In some of the rooms in the Acropolis wall paintings, including accompanying glyphs have been found. Since the structure has been buried for so long, these rooms and the paintings on the walls have been well preserved. In one of these rooms, the sequence of the order of days in Mayan has been found, dating from the early ninth century AD.
One of the leading specialists in Mayan archaeology, David Stuart included it in his book, The Order of Days. He has also made it available in his blog, Maya Decipherment:
Writing in stone was very important to the Maya. They have erected stelae in every known site. It was a way for them to preserve history, to preserve the past. Of course they have also written codices, or books. Most of the codices have been burned by the Spaniards or just disappeared in the jungle, so stelae are very important for the study the Mayan writing and history.
Stelae were usually erected to commemorate a moment in history, a moment important to someone, mostly to the rulers of the cities. Because of this, stelae have a figure of the ruler they are talking about, with the important dates in his life. They have the date of his birth, of his accession as a ruler, some important dates of his rule, and finally the date of his death or descend into the Underworld.
One of them is standing in Ek Balam, depicting a ruler, with the hieroglyphic writing around his figure, erected in honor of Ukit Kan Le'k Tok'.
Other Attractions—Cenote Xcan-Che
Like most Mayan sites, Ek Balam is also close to a cenote, that has been opened to the public recently. Since I haven't been there, I can't say much about it, but it seems spectacular, and if you are there on a hot day (which means pretty much any day in that area), it is well worth the stop.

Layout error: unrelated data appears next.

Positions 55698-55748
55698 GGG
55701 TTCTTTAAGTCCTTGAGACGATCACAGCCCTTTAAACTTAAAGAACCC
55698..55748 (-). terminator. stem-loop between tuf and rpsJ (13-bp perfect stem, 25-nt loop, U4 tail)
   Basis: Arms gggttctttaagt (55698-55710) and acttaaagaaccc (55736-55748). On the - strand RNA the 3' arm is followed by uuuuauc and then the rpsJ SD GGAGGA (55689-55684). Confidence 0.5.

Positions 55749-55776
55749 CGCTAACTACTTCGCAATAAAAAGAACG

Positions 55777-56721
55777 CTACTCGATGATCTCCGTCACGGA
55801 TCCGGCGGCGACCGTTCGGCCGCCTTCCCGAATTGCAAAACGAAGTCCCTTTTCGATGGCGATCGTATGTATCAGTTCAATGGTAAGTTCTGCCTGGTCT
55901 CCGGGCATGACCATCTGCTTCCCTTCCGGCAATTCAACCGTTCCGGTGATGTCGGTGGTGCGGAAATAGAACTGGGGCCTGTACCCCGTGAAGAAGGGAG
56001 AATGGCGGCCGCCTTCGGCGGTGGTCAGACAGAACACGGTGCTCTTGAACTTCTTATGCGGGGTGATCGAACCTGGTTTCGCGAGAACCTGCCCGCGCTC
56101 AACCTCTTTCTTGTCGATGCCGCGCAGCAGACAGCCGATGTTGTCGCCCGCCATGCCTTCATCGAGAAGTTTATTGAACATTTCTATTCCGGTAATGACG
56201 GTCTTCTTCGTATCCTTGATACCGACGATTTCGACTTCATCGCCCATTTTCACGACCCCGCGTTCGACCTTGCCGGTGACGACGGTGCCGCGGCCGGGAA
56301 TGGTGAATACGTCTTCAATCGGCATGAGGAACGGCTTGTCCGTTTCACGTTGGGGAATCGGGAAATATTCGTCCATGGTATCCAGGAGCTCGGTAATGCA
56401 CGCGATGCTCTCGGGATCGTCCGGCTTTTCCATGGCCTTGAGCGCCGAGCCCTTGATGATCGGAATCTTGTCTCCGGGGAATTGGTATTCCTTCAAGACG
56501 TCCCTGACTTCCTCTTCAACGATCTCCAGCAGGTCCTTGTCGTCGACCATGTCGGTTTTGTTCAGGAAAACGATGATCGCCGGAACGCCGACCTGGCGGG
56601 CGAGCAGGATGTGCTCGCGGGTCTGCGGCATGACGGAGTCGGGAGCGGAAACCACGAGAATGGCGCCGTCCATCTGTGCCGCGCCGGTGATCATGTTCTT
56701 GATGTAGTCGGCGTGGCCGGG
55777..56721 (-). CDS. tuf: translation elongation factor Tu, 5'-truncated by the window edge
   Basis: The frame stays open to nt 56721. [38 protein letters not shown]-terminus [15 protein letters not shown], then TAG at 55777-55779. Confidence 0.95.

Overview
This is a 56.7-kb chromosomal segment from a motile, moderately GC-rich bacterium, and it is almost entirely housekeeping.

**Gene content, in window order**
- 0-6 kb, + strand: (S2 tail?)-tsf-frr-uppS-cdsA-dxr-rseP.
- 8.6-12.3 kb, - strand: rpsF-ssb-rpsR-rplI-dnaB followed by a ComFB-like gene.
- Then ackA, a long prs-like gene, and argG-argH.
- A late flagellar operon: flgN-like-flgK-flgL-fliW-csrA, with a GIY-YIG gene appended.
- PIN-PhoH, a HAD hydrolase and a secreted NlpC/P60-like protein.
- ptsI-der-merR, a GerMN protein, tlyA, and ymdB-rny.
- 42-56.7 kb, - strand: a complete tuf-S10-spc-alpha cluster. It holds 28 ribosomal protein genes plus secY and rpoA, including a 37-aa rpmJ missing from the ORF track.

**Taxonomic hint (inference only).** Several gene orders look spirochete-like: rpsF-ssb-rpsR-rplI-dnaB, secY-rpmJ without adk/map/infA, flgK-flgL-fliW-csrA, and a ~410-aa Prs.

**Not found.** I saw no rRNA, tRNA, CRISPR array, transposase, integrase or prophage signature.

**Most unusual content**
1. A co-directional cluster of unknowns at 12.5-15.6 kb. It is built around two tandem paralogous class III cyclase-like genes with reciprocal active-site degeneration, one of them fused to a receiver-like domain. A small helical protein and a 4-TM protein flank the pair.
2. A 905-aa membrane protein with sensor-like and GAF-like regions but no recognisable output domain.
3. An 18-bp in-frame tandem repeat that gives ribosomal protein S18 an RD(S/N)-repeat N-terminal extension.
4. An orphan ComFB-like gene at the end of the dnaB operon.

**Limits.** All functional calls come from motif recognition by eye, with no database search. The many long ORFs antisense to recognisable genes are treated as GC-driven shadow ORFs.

In a Nutshell—Things to Know
- Ek Balam, a Mayan site meaning "Black Jaguar", is situated between two major sites, Coba and Chichen Itza. It is easy to get to at this time.
- The site has been recently excavated and it houses some of the most magnificent wall ornaments in the Northern Yucatan.
- The center is surrounded by walls, and it houses the major structures, a few temples, two palaces, a ball court, and the most spectacular pyramid.
- The site was at its peak between about 700 - 900 A.D.
- It is very easy to get to, and it can be a short day trip either from Chichen Itza or Valladolid.
- There is a cenote close by, a great place for a swim in the heat of the day.
- There is a small town at the ruins. For those who want to stay longer, there is a hotel and restaurant there.
How to Get There
From Cancun take the road to Valladolid, then turn off to Ek Balam. The site is about 20 miles from the town of Valladolid.